Signing Treaty Would Bolster US Against China, Russia Seapower: Lawmaker

In this photo released by China's Xinhua News Agency, officers and soldiers of China's People's Liberation Army (PLA) Navy hold a welcome ceremony as a Russian naval ship arrives in port in Zhanjiang in southern China's Guangdong
In this photo released by China's Xinhua News Agency, officers and soldiers of China's People's Liberation Army (PLA) Navy hold a welcome ceremony as a Russian naval ship arrives in port in Zhanjiang in southern China's Guangdong

As China continues to flex its strength in the South China Sea, an influential member of the House Armed Services Seapower and Projection Forces Subcommittee says he will revive a resolution urging the Senate to ratify the United Nations Convention on the Law of the Sea, or UNCLOS.

Addressing an audience at the Surface Navy Association's annual symposium on Wednesday, Rep. Joe Courtney, D-Conn., the committee's ranking member in the last Congress who is in the running to chair the subcommittee, said the fact that the U.S. is not a signatory to the treaty "makes absolutely no sense."

"We are always sort of handicapped in trying to make the argument that China's territorial claims [in the South China Sea] are outrageous. The fact that we are not part of the Law of the Sea treaty gets thrown back in our face every time we try to assert our critique," he said.

UNCLOS governs the rights and responsibilities of countries regarding use of the oceans, including commercial endeavors, environmental protection and management. It has been signed by 168 groups, including 164 U.N. member nations.

The Senate last considered the treaty in 2012 at the urging of Sen. John Kerry, a Massachusetts Democrat who was then chairman of the Senate Foreign Relations Committee. President Barack Obama and Secretary of State Hillary Clinton supported ratification.

But the effort lacked the votes needed -- 67, or a two-thirds majority in the Senate -- for acceptance.

Courtney said -- given China's aggressive responses to U.S. naval presence in South China Sea, including coming within 45 yards of the guided-missile destroyer Decatur last September, and Russia's seizure of three Ukrainian naval vessels in the Sea of Azov -- it's in the nation's interest to reconsider the treaty.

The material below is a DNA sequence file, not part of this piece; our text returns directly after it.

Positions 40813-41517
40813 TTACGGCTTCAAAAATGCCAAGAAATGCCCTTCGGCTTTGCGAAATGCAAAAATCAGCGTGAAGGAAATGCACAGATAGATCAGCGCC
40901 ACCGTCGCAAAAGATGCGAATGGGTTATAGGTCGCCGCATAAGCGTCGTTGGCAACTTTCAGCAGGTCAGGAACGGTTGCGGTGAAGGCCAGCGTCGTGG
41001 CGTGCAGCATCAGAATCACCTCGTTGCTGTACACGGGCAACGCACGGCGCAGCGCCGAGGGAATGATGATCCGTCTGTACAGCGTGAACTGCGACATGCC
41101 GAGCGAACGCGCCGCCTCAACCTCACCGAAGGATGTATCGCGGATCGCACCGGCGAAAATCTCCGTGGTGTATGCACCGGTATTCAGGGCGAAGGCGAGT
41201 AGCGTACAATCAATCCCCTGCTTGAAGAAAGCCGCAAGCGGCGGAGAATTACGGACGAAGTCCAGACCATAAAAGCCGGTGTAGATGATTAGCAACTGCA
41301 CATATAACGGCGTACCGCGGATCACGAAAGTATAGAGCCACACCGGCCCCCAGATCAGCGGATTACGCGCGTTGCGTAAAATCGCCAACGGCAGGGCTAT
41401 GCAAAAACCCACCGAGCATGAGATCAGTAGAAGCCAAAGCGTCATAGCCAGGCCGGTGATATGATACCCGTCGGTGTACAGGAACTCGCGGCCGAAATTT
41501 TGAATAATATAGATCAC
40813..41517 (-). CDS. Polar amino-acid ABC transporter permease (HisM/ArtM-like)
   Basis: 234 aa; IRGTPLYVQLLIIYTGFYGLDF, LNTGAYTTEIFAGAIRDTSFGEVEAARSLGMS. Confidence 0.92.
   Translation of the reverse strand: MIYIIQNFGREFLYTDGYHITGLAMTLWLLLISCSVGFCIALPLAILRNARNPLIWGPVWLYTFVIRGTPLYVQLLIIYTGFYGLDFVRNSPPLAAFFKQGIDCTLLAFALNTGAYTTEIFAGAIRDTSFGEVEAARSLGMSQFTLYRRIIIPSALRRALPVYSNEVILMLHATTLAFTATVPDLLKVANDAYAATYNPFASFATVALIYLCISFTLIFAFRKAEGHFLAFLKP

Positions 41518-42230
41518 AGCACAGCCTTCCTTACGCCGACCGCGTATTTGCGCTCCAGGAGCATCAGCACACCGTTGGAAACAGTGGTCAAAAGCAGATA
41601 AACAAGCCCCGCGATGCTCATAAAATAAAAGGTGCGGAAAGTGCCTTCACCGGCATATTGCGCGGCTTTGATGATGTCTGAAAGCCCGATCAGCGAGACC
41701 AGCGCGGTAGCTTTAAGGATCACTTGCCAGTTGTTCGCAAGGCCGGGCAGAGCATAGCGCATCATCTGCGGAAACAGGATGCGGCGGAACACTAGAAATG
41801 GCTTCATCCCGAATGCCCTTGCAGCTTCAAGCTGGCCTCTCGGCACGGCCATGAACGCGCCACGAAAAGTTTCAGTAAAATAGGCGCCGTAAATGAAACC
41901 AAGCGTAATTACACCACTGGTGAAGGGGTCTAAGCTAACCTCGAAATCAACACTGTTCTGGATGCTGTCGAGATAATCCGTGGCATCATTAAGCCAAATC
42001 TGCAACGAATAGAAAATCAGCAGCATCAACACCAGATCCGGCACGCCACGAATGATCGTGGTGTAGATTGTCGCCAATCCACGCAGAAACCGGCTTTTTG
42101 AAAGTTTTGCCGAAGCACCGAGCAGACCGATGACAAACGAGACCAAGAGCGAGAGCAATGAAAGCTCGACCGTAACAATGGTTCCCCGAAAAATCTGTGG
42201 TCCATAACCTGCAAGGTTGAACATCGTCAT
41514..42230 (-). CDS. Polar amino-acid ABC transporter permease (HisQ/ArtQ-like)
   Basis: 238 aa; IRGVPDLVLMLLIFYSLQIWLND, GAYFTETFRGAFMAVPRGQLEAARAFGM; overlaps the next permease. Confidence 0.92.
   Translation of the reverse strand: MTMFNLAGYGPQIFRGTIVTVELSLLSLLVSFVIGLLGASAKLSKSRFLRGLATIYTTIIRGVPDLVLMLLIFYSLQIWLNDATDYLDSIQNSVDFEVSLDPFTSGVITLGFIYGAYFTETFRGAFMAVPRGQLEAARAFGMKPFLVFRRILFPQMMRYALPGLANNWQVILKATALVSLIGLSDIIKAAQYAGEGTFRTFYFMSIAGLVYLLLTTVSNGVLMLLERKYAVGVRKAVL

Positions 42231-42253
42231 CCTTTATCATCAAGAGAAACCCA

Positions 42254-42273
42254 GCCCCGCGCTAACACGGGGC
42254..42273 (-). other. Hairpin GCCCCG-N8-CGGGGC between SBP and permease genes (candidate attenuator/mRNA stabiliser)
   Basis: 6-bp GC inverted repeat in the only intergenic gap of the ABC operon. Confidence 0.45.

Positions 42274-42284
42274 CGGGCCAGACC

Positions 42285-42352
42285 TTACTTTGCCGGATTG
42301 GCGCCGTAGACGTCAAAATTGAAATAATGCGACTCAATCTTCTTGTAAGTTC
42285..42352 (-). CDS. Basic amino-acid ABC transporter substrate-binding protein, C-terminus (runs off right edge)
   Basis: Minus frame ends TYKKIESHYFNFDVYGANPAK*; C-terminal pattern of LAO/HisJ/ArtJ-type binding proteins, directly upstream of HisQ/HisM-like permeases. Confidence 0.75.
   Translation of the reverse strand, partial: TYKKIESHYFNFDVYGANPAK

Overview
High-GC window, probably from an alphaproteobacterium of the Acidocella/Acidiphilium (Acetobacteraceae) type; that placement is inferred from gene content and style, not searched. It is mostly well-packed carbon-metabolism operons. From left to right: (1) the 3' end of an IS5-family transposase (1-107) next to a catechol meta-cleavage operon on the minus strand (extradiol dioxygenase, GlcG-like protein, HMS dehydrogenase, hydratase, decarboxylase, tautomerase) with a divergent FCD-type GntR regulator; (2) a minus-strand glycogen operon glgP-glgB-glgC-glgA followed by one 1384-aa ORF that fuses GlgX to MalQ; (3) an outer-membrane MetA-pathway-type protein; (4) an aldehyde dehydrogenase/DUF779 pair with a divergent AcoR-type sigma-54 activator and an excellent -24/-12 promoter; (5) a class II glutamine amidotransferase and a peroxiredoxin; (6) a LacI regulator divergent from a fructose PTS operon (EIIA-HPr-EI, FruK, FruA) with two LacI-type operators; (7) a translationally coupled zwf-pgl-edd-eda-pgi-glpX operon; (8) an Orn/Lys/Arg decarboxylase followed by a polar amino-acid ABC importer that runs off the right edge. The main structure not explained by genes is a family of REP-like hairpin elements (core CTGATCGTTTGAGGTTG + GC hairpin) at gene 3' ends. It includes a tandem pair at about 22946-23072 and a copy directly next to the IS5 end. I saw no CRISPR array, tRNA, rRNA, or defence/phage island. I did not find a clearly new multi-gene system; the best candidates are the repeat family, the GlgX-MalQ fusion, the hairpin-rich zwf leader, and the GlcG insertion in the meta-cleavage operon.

"At the end of the day, if anyone is interested in freedom of navigation, it's us, and the fact that we are isolating ourselves from that process makes absolutely no sense," he said.

Coast Guard Commandant Adm. Karl Schultz said Aug. 1 in an interview at the Center for Strategic and International Studies that he favors signing the treaty.

"My predecessors have generally come out overtly in support of it. That's my default position," Schultz said. "But there has to be interest coming out of the Senate, the Senate Foreign Relations Committee. We would welcome that conversation, and I suspect the [chief of naval operations] and others would too, but there's a lot of politics. It will have to be a priority for the Senate and the administration."

He added that being a party to the treaty would help with the growing challenges of patrolling the Arctic. "There are places regarding the outer continental shelf where ratifying it would clarify some things," Schultz said.

Courtney admitted that his proposed resolution may land with a thud in the Senate. "The Senate, in terms of composition, is probably challenging, but we need to do this. It's more important today than ever."

Objections to signing the treaty include misgivings about entering into treaties with other countries that could dictate U.S. policy. During the last effort to ratify it, several senators said that "no international organization owns the seas."

-- Patricia Kime can be reached at patricia.kime@gmail.com. Follow her on Twitter @patriciakime.

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